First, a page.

Have fun! Love hearing about your adventures!

    1. In fact, I did make it a point to eat “cinghiale” (wild boar) the next day. 🙂 We are having an excellent “camino” and since we’re in the off season, we’re not having trouble finding pilgrim accommodations. But, we’re going into our first weekend on the trail AND we’re getting closer to Rome, so we’ve definitely seen an uptick in the numbers of people looking for pilgrim accommodations. We have started making reservations in advance to ensure we have beds. And I must say, I am LOVING sleeping in a real bed again!!! It’s going to be hard to go back to sleeping in a tent.

  5. TOTALLY green! But so excited for you! You are now official bicigrini (or bicigrinos, as they are called on the Camino de Santiago). Take notes! We’ll be walking that part of the Via Francigena hopefully in 2019. It’s so great to hear your latest.

    1. We’re definitely taking notes! I must say that the region of Toscana is going all out to capitalize on the Via Francigena – which means good accommodations and pretty good route marking. We feel very lucky that we’re experiencing it now, before it gets too well known and overrun with tourists.

  6. Yes it has been a long time since the last Blog and qwe were worried about you.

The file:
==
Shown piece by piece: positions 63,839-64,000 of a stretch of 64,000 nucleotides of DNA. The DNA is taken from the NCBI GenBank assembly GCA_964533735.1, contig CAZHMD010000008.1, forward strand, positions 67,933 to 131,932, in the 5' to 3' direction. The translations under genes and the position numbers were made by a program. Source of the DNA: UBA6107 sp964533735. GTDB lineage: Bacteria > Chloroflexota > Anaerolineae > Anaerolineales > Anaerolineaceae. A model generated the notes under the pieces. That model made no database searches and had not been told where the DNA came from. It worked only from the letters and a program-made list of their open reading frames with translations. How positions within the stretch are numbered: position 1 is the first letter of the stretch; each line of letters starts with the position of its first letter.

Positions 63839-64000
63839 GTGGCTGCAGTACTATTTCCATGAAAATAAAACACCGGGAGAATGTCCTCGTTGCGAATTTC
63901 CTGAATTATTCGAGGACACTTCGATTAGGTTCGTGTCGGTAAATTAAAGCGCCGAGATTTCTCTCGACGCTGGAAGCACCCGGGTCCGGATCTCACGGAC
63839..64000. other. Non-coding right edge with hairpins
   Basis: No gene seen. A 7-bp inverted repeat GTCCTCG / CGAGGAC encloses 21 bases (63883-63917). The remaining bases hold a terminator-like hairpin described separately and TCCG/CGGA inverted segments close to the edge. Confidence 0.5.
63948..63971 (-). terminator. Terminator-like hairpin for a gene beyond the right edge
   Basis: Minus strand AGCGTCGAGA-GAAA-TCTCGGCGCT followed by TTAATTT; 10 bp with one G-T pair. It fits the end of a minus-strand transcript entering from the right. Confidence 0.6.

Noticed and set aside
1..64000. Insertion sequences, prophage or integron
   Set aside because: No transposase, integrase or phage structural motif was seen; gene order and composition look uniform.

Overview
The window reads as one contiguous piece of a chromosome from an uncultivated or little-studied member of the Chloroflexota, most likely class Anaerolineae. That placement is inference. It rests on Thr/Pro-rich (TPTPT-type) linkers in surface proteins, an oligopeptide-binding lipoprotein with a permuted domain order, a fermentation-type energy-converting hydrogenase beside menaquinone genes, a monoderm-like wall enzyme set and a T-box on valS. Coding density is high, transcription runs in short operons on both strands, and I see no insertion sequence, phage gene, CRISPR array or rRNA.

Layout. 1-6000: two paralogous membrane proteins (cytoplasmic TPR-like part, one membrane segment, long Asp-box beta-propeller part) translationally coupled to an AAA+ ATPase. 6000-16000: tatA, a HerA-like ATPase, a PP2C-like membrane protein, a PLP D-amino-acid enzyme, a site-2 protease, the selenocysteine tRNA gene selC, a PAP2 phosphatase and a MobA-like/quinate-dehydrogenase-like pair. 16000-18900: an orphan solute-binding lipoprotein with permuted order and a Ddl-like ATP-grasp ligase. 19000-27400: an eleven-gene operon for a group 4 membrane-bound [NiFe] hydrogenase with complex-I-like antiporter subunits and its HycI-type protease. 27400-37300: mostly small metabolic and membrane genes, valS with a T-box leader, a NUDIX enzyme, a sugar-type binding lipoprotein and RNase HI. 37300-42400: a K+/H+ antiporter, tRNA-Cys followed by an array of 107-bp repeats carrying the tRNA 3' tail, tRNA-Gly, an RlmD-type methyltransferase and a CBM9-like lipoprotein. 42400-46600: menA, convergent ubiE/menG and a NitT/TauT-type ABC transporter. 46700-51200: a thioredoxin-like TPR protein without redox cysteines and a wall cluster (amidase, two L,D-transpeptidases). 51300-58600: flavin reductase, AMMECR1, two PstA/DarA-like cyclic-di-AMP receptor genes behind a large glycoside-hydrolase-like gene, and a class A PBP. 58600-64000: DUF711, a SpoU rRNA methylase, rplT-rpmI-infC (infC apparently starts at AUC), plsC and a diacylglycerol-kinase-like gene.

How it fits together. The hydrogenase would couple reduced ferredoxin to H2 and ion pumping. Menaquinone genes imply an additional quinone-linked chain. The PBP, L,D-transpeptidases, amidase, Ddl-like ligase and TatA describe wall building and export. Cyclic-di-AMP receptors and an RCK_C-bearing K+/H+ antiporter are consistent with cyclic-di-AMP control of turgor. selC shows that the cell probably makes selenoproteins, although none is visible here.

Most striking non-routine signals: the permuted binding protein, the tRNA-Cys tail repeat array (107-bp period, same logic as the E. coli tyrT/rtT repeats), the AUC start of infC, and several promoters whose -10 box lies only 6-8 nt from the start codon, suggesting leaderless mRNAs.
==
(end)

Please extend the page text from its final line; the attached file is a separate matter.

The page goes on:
It is good to know that the adventure is going well and that you are both safe. We have had a recent holiday in Wellington with good friends and Julie is ready to go for the next term of school.
    Do keep up the blog.
    Love Chris and Julie NZ

  7. Greetings Julie & Mark! Always enjoy reading your updates and glad to heat you’re in Italy now. Quite the adventures you’ve both had and continue to have. Take good care and happy cycling! 😉

  8. We love reading about all of your exciting adventures! Such amazing memories that remind me of my favorite Robert Frost poem. Enjoy, and looking forward to seeing you again soon!

    The Road Not Taken

    Two roads diverged in a yellow wood,
    And sorry I could not travel both
    And be one traveler, long I stood
    And looked down one as far as I could
    To where it bent in the undergrowth;

    Then took the other, as just as fair,
    And having perhaps the better claim,
    Because it was grassy and wanted wear;
    Though as for that the passing there
    Had worn them really about the same,

    And both that morning equally lay
    In leaves no step had trodden black.
    Oh, I kept the first for another day!
    Yet knowing how way leads on to way,
    I doubted if I should ever come back.

    I shall be telling this with a sigh
    Somewhere ages and ages hence:
    Two roads diverged in a wood, and I—
    I took the one less traveled by,
    And that has made all the difference.